But at first, they were nervous about how their clients might react to a medicated taco bar. “Me and my girlfriend are firm believers [in] lifting the veil in our community, especially our Latino community,” Soriano said. “[There’s] such a stigma of cannabis. … You’re looked at like a drug user, somebody that’s on the wrong path. … We want to show that people who consume cannabis still can have proper businesses, too. Help contribute to society in a positive way.”
Peña and Soriano are passionate about destigmatizing cannabis because of its potential benefits. Prior to opening Cocina del Corazón, Peña worked at a medical marijuana clinic, where she witnessed patients benefiting from the medication. “Some people suffer from PTSD, some people suffer from chronic pain like I do, and not everyone is looking to smoke cannabis,” Peña said. They added that cannabis can also help with sleep problems, anxiety, seizures, lupus, low appetite, or simply relaxation.
Their clients’ reactions have mostly been positive so far. At one of their medicated taco bars, they were heartened to see a family enjoying cannabis together across generations without stigma.
“It was really great to see our vision coming true: an awesome, hardworking great family, and yeah, they also partake in cannabis,” Peña said. “It was really fun to just see the stigma not be a stigma.”
Peña and Soriano want to get more involved in the cannabis industry in Oakland, which Peña described as “the mecca of cannabis right now.”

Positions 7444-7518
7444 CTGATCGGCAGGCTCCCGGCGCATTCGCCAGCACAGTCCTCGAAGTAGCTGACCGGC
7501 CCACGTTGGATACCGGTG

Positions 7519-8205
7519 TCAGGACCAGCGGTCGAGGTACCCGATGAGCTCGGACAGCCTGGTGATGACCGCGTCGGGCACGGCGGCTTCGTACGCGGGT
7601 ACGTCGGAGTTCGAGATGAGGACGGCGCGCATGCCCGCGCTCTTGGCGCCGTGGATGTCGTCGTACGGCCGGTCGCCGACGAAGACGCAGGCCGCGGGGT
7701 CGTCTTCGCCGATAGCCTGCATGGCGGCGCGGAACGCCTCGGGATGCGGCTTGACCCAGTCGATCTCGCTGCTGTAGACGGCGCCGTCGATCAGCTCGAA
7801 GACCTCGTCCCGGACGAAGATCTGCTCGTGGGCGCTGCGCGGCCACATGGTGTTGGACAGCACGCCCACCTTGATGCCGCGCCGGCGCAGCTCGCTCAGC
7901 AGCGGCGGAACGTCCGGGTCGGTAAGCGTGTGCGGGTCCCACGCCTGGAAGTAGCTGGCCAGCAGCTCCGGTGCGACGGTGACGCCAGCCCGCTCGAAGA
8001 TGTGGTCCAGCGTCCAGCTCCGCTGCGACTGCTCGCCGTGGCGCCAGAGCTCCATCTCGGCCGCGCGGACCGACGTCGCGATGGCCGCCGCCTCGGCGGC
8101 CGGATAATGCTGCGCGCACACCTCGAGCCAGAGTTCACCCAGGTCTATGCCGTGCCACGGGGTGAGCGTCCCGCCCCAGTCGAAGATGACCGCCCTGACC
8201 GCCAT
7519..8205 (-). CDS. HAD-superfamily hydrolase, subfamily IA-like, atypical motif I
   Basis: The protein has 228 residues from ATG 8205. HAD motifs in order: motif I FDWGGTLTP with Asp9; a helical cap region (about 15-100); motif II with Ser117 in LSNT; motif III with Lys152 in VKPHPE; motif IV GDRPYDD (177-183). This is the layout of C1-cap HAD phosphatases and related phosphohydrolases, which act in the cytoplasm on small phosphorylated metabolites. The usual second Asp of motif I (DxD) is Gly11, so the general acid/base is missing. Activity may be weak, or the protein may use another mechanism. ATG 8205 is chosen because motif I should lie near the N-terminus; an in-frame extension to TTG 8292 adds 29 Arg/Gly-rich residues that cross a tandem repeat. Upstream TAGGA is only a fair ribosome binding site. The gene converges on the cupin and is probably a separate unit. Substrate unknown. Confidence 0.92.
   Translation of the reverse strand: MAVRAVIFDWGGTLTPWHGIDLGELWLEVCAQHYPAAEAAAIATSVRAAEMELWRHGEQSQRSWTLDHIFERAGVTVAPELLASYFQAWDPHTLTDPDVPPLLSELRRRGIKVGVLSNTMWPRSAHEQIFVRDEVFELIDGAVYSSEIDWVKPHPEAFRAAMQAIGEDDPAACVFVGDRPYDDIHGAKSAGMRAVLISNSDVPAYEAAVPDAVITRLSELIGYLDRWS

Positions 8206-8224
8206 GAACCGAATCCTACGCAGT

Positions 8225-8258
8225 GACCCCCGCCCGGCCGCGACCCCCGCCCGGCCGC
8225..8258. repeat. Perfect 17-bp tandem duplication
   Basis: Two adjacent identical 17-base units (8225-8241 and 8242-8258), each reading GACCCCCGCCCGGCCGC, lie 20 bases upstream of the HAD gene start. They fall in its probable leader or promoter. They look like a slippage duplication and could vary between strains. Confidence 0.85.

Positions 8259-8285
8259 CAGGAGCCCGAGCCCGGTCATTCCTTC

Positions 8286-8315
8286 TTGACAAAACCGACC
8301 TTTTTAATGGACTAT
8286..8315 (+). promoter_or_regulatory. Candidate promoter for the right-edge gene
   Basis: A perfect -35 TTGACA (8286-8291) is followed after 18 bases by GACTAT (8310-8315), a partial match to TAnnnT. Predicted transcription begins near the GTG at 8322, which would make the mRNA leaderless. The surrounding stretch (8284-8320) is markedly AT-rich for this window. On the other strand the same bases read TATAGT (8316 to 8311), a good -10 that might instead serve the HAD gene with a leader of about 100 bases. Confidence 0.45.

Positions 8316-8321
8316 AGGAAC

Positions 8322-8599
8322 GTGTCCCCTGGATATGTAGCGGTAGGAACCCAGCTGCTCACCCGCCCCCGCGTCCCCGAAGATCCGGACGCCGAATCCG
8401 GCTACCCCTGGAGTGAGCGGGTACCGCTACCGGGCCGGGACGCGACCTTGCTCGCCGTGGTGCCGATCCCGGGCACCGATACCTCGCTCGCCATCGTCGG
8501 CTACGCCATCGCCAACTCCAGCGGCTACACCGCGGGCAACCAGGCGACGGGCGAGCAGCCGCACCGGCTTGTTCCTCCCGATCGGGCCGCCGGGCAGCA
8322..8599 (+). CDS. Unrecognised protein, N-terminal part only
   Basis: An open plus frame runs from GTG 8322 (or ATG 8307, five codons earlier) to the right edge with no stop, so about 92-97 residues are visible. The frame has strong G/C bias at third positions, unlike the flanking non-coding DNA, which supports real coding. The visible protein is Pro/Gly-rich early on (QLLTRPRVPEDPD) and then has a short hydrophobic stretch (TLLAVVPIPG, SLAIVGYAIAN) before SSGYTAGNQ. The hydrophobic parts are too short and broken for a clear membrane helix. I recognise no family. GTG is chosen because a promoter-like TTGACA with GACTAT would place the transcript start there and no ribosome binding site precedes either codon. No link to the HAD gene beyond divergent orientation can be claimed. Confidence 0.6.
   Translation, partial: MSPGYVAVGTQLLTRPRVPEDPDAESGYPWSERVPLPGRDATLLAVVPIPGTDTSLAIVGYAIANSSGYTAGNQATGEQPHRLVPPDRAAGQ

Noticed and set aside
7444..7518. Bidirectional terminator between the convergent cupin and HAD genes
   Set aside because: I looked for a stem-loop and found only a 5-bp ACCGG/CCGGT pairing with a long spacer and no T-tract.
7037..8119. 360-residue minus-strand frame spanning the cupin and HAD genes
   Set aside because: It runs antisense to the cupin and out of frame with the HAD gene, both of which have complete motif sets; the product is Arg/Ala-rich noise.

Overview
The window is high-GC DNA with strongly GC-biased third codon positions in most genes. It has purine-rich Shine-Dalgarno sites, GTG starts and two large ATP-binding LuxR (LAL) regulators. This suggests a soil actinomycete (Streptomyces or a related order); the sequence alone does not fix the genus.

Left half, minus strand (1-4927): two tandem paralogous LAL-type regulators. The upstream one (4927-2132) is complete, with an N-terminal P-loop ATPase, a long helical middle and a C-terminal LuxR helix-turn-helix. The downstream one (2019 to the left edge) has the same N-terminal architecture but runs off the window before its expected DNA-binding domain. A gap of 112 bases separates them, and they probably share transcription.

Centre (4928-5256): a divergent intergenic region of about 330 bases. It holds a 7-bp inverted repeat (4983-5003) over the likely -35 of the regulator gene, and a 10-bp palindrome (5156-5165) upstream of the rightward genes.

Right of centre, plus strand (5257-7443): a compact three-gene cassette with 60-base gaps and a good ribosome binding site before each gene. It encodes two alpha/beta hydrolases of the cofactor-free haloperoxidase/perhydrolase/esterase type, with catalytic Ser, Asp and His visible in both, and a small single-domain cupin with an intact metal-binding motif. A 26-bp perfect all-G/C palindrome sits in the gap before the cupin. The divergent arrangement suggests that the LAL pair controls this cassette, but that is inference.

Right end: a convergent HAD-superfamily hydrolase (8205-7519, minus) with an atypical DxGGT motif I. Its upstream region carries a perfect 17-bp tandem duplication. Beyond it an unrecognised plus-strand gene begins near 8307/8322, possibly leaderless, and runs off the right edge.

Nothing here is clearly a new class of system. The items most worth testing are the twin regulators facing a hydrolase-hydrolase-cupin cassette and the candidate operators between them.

“We’re a young Chicano couple from Oakland,” she said. “For us, it’s a little bit scary to see the trends in cannabis where it’s becoming big money, big investors coming into Oakland to take advantage of what’s called the ‘green rush.’ So for us, we want to make sure that we are setting ourselves up to be big players in Oakland, because this is our hometown.”
They said current laws regarding cannabis and food are a bit of a gray area, and they want to be involved in helping write legislation so they can eventually open a sit-down, medicated Mexican restaurant in Oakland that’s open to the public. They’ve already got relevant experience after serving a six-course medicated Valentine’s Day dinner, which included huaraches, ceviche tikin xic, and mole poblano. Soriano said he’d also like to sell his salsa at local dispensaries.
They’re also involved in the broader community and serve food to over a hundred veterans every month through the Weed for Warriors Project. The project advocates for veterans’ access to medical marijuana, which often isn’t covered by insurance. Though the food they serve to veterans isn’t medicated, it’s an important source of nutrition and community-building.
In November, they even served a “Vetsgiving” Thanksgiving dinner. “We never set a limit, so people are welcome to come and eat twice, three times, take whatever’s left over home. … It’s really sad to overhear that a lot of them didn’t have a Thanksgiving dinner. … This once-a-month outing is either the only outing they have all month or the only really quality food they’ve had in a while,” Peña said.
In a way, it’s an embodiment of Cocina del Corazón’s beliefs about the healing powers of food and cannabis. “We’re firm believers in cannabis as medication, and we also know that a lot of people find food to be healing, and food to be the way they also choose to medicate,” Peña said. “For us, it was almost like a mission statement where we were looking to feed people good food, feed people organic food, and be able to feed people what they consider their own medication.”